Air Force investigators release the cause of T-38 jet crash

An image of the rear canopy section of a T-38 trainer jet, recovered at a crash site in November 2022. (Air Force Accident Investigation Board report)

A bird strike has been discovered to be the cause of a T-38 Talon mishap that took place in the skies over Mississippi.

The C model T-38 was piloted by an instructor with the 49th Fighter Training Squadron at Mississippi’s Columbus Air Force Base.

Col. Michael Driscoll, who led the investigation into the accident, said in a July 2023 final report that the crash was unavoidable due to the nature of the bird strike.

“Pieces of the shattered canopy were ingested into both engines,” Driscoll wrote in the report, noting that the bird had initially struck the canopy. “The left engine immediately failed, and shortly after stopped spinning or working altogether.”

The instructor managed to eject, suffering only minor injuries but walking away with his life.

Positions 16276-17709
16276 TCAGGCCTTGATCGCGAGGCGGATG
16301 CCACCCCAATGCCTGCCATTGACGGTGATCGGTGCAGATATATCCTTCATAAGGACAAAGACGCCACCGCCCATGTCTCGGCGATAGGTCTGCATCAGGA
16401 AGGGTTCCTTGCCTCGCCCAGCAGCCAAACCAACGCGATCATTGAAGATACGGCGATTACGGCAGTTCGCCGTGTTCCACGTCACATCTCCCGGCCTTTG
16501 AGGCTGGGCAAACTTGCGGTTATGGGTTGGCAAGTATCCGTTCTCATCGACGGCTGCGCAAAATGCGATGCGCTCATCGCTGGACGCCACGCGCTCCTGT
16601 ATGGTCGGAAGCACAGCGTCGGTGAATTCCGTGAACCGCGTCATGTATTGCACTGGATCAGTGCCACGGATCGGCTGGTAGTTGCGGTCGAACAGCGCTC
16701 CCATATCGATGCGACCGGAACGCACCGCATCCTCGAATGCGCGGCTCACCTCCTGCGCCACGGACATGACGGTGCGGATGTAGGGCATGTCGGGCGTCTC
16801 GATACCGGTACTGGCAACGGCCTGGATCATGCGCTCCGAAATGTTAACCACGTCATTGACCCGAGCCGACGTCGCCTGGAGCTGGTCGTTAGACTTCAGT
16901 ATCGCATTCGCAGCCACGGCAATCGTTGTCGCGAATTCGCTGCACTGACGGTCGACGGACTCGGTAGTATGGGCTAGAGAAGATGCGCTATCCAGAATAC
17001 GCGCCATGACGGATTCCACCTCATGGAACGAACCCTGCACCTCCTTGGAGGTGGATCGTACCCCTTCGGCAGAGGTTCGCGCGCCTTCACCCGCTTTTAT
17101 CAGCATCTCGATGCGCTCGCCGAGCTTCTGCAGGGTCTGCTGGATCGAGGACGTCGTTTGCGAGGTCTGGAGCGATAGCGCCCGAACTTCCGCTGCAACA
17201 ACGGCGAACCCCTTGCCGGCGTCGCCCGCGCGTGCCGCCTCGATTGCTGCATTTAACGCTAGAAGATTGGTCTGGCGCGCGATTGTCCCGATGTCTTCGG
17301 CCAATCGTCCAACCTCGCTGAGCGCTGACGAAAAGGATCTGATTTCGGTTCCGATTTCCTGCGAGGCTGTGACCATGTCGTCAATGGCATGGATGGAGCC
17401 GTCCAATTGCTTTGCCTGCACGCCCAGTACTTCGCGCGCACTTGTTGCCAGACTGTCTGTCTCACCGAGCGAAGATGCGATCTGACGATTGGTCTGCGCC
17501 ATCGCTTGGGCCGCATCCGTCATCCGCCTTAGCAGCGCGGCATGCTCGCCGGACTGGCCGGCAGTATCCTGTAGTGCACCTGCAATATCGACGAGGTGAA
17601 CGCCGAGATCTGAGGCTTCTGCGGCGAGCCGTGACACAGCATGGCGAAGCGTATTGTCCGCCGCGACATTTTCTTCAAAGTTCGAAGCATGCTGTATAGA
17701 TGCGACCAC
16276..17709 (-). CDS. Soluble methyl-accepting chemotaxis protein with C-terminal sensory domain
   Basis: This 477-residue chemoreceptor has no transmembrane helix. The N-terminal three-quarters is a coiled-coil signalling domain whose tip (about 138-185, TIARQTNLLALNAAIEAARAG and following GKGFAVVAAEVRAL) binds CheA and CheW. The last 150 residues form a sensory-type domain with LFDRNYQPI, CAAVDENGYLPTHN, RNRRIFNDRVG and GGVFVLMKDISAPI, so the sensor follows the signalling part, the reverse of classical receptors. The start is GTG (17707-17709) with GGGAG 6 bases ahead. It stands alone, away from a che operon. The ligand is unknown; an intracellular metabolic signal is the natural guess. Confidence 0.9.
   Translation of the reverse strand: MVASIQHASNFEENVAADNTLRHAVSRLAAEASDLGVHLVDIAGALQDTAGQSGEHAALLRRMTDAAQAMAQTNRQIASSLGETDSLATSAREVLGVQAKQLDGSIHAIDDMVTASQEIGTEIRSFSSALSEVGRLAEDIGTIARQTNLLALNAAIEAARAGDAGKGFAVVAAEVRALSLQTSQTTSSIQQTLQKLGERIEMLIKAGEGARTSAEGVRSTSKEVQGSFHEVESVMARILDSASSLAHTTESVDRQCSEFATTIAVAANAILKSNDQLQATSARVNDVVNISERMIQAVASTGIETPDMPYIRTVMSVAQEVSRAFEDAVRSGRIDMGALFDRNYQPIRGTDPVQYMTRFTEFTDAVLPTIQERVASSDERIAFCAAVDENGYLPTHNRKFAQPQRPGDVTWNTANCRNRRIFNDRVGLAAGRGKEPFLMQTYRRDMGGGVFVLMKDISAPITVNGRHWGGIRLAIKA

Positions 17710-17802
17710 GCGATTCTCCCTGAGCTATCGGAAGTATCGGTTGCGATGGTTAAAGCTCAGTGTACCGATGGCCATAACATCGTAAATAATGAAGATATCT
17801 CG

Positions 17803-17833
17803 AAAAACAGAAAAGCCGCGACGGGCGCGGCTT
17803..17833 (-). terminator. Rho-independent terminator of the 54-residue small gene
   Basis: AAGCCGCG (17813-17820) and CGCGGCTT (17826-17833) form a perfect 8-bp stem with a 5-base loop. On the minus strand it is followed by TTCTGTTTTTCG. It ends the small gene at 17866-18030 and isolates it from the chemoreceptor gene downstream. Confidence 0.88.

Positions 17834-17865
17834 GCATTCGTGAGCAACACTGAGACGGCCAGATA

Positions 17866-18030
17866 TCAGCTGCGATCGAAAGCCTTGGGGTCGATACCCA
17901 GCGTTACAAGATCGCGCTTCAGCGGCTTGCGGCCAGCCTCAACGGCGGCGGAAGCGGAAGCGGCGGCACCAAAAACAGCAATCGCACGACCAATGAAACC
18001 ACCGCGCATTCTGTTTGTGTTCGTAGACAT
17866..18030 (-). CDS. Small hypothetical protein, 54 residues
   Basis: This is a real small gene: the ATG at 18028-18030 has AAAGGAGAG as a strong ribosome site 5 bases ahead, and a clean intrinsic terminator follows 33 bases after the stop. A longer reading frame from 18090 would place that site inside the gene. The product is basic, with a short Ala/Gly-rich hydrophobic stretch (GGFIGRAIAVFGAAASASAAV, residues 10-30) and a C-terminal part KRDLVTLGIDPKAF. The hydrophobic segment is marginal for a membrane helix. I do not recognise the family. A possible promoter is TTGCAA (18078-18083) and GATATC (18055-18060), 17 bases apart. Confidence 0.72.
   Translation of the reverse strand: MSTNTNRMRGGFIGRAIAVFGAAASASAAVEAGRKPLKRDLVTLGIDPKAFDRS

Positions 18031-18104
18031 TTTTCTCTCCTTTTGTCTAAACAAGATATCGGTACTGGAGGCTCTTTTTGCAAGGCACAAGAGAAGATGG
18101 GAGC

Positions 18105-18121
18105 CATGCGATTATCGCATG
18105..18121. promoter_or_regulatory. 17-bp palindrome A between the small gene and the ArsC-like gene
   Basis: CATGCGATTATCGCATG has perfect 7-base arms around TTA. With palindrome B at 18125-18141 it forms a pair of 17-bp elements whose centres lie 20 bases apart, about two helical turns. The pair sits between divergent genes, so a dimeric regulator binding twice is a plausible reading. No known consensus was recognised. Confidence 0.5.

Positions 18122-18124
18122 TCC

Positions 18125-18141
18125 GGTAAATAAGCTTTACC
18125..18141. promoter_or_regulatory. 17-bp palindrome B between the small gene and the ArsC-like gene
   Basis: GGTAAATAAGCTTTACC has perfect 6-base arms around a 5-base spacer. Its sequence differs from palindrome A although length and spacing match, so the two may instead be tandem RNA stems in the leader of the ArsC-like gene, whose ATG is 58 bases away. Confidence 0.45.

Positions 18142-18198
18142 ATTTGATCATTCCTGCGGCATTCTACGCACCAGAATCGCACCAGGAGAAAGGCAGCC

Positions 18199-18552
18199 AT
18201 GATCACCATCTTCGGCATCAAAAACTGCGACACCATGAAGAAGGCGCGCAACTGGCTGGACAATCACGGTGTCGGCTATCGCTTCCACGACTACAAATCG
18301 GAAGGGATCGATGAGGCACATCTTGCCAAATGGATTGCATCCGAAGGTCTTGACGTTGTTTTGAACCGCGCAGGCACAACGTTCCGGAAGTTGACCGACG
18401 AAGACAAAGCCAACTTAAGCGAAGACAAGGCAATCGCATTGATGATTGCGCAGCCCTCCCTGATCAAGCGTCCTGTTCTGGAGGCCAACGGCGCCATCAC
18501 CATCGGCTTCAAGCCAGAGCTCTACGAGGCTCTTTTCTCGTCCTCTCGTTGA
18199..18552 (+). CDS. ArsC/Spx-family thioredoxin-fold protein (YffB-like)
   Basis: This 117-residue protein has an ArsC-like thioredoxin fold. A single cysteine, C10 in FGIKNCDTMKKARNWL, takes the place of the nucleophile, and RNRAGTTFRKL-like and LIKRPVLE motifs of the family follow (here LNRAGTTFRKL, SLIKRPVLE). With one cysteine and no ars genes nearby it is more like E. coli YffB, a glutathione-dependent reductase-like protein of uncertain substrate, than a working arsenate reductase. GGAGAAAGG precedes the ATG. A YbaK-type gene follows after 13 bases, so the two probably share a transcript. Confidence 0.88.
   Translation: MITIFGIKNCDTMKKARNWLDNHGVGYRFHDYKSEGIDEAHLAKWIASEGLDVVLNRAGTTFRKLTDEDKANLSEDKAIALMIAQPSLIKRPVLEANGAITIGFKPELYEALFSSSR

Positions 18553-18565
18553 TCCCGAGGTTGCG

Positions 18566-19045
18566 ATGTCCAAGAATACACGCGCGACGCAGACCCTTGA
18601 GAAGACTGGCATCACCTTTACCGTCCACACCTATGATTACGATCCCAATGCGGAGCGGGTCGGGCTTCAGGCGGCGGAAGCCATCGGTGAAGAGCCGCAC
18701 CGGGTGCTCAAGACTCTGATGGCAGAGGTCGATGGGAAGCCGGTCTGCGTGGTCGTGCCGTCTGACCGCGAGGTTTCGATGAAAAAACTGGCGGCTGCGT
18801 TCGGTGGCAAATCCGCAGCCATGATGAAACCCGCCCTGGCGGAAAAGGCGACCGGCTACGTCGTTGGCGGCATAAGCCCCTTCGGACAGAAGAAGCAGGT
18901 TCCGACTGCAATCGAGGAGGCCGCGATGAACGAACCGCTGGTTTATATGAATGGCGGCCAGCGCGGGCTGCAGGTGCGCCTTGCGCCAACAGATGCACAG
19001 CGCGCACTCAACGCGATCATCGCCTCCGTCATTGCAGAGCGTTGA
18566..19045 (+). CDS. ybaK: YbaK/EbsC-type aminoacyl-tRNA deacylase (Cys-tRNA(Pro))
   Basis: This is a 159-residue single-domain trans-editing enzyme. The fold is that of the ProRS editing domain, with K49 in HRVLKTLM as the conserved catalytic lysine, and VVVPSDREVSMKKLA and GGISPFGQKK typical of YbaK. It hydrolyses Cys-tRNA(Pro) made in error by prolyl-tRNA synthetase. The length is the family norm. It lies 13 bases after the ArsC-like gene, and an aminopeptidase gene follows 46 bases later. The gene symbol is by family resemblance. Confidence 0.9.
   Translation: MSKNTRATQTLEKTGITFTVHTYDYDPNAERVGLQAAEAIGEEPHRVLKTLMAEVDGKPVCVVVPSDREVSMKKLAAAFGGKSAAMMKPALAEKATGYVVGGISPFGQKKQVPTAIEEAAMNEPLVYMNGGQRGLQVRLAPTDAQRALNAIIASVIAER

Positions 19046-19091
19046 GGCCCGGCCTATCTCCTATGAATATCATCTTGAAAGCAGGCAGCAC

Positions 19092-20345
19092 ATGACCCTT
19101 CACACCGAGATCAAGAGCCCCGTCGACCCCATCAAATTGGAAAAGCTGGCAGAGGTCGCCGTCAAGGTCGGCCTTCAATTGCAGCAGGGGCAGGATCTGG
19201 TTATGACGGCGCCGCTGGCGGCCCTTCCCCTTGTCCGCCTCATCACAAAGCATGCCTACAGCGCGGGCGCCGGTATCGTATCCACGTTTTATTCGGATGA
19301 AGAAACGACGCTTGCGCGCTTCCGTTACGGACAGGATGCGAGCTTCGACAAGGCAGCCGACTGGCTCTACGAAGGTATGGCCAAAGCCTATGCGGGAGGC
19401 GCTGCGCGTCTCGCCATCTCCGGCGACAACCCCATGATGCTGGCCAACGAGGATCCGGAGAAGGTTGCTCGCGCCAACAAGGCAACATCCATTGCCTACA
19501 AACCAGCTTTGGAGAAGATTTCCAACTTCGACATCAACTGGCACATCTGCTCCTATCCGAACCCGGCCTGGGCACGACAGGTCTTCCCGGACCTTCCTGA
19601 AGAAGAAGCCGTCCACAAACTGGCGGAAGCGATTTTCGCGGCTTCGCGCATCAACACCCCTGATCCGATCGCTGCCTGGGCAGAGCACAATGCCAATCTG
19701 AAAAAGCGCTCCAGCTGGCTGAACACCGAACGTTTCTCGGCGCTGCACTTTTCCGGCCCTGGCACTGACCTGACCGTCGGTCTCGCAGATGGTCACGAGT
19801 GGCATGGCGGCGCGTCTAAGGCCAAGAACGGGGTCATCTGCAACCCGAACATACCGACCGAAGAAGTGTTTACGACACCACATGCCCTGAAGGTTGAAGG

According to the Air Force Times, the report noted that “smaller pieces of the canopy and/or pieces of the bird entered the right engine … which caused the compressor stall.”

The command responsible for the T-38s released a statement, noting that the incident had been investigated and that the 49th Fighter Training Squadron has an excellent safety record.

“Air Education and Training Command officials take every measure to ensure the safety of aircrews, while delivering superior flight training for the Air Force,” the command said in a release. “AETC is committed to using the lessons learned from this investigation to prevent similar mishaps from happening again.”

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